Identity sources allow you to attach one or more domains to vCenter Single Sign-On. A domain is a repository for users and groups that the vCenter Single Sign-On server can use for user authentication.
An identity source is a collection of user and group data. The user and group data is stored in Active Directory, OpenLDAP, or locally to the operating system of the machine where vCenter Single Sign-On is installed. Upon installation, every instance of vCenter Single Sign-On has the Local OS identity source identity source vsphere.local. This identity source is internal to vCenter Single Sign-On.
A vCenter Single Sign-On administrator user can create vCenter Single Sign-On users and groups.
Types of Identity Sources
vCenter Server versions earlier than version 5.1 supported Active Directory and local operating system users as user repositories. As a result, local operating system users could always authenticate to the vCenter Server system. vCenter Server version 5.1 and version 5.5 uses vCenter Single Sign-On for authentication. See the vSphere 5.1 documentation for a list of supported identity sources with vCenter Single Sign-On 5.1. vCenter Single Sign-On 5.5 supports the following types of user repositories as identity sources, but supports only one default identity source.
Active Directory versions 2003 and later. vCenter Single Sign-On allows you to specify a single Active Directory domain as an identity source. The domain can have child domains or be a forest root domain. Shown as Active Directory (Integrated Windows Authentication) in the vSphere Web Client.
Active Directory over LDAP. vCenter Single Sign-On supports multiple Active Directory over LDAP identity sources. This identity source type is included for compatibility with the vCenter Single Sign-On service included with vSphere 5.1. Shown as Active Directory as an LDAP Server in the vSphere Web Client.
OpenLDAP versions 2.4 and later. vCenter Single Sign-On supports multiple OpenLDAP identity sources. Shown as OpenLDAP in the vSphere Web Client.
Local operating system users. Local operating system users are local to the operating system where the vCenter Single Sign-On server is running. The local operating system identity source exists only in Simple vCenter Server installation and in Custom installations with a standalone vCenter Single Sign-On deployment. The local operating system identity source is not available in deployments with multiple vCenter Single Sign-On instances. Only one local operating system identity source is allowed. Shown as localos in the vSphere Web Client.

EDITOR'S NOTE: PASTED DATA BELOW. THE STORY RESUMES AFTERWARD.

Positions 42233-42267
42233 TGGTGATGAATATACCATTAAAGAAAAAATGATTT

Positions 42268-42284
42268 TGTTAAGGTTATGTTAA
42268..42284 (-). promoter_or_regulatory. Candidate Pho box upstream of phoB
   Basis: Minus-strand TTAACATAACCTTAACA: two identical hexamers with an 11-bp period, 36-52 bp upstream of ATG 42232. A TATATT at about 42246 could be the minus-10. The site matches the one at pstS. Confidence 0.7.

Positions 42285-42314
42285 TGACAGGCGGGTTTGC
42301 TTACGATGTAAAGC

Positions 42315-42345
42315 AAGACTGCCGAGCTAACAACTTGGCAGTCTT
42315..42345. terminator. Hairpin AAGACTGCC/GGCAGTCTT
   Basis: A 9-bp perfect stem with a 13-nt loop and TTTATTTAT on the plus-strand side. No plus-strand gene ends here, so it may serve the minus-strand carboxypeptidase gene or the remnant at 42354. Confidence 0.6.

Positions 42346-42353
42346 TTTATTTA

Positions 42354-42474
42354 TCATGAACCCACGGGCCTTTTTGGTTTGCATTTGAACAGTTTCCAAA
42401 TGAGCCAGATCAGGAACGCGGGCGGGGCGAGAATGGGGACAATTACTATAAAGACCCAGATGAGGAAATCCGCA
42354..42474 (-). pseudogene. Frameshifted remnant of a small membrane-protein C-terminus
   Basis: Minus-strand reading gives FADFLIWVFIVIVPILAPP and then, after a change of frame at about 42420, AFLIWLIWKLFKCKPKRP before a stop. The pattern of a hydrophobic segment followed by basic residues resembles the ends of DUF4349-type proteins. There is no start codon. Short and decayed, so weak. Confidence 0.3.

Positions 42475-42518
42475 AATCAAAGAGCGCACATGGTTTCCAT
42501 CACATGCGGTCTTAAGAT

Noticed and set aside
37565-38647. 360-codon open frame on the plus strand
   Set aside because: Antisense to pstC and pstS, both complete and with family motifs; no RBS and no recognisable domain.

vCenter Single Sign-On system users. Exactly one system identity source named vsphere.local is created when you install vCenter Single Sign-On. Shown as vsphere.local in the vSphere Web Client.
At any time, only one default domain exists. If a user from a non-default domain logs in, that user must add the domain name (DOMAIN\user) to authenticate successfully.
vCenter Single Sign-On identity sources are managed by vCenter Single Sign-On administrator users.
You can add identity sources to a vCenter Single Sign-On server instance. Remote identity sources are limited to Active Directory and OpenLDAP server implementations.
When a user logs in to a vCenter Server system from the vSphere Web Client, the login behavior depends on whether the user is in the default domain.
Users who are in the default domain can log in with their user name and password.
Users who are in a domain that has been added to vCenter Single Sign-On as an identity source but is not the default domain can log in to vCenter Server but must specify the domain in one of the following ways.
Including a domain name prefix, for example, MYDOMAIN\user1
Including the domain, for example, email@example.com
Users who are in a domain that is not a vCenter Single Sign-On identity source cannot log in to vCenter Server. If the domain that you add to vCenter Single Sign-On is part of a domain hierarchy, Active Directory determines whether users of other domains in the hierarchy are authenticated or not.
vCenter Single Sign-On does not propagate permissions that result from nested groups from dissimilar identity sources. For example, if you add the Domain Administrators group to the Local Administrators group, the permissions are not propagated because Local OS and Active Directory are separate identity sources.